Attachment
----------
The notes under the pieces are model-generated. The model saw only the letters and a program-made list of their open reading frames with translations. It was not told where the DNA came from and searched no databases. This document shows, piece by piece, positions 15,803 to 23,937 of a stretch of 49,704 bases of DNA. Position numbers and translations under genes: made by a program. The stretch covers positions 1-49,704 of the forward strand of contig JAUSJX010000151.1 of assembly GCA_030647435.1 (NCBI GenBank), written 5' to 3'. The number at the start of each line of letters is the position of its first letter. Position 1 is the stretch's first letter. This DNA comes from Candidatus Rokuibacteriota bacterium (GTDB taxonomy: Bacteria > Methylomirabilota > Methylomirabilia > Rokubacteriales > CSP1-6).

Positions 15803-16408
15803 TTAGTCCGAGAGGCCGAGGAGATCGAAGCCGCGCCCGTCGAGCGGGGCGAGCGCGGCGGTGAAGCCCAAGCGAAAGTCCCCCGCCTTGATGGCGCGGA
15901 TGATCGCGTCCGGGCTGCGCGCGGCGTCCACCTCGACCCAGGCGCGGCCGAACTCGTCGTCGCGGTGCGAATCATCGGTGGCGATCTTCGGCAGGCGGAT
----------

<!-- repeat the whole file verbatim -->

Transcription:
The notes under the pieces are model-generated. The model saw only the letters and a program-made list of their open reading frames with translations. It was not told where the DNA came from and searched no databases. This document shows, piece by piece, positions 15,803 to 23,937 of a stretch of 49,704 bases of DNA. Position numbers and translations under genes: made by a program. The stretch covers positions 1-49,704 of the forward strand of contig JAUSJX010000151.1 of assembly GCA_030647435.1 (NCBI GenBank), written 5' to 3'. The number at the start of each line of letters is the position of its first letter. Position 1 is the stretch's first letter. This DNA comes from Candidatus Rokuibacteriota bacterium (GTDB taxonomy: Bacteria > Methylomirabilota > Methylomirabilia > Rokubacteriales > CSP1-6).

Positions 15803-16408
15803 TTAGTCCGAGAGGCCGAGGAGATCGAAGCCGCGCCCGTCGAGCGGGGCGAGCGCGGCGGTGAAGCCCAAGCGAAAGTCCCCCGCCTTGATGGCGCGGA
15901 TGATCGCGTCCGGGCTGCGCGCGGCGTCCACCTCGACCCAGGCGCGGCCGAACTCGTCGTCGCGGTGCGAATCATCGGTGGCGATCTTCGGCAGGCGGAT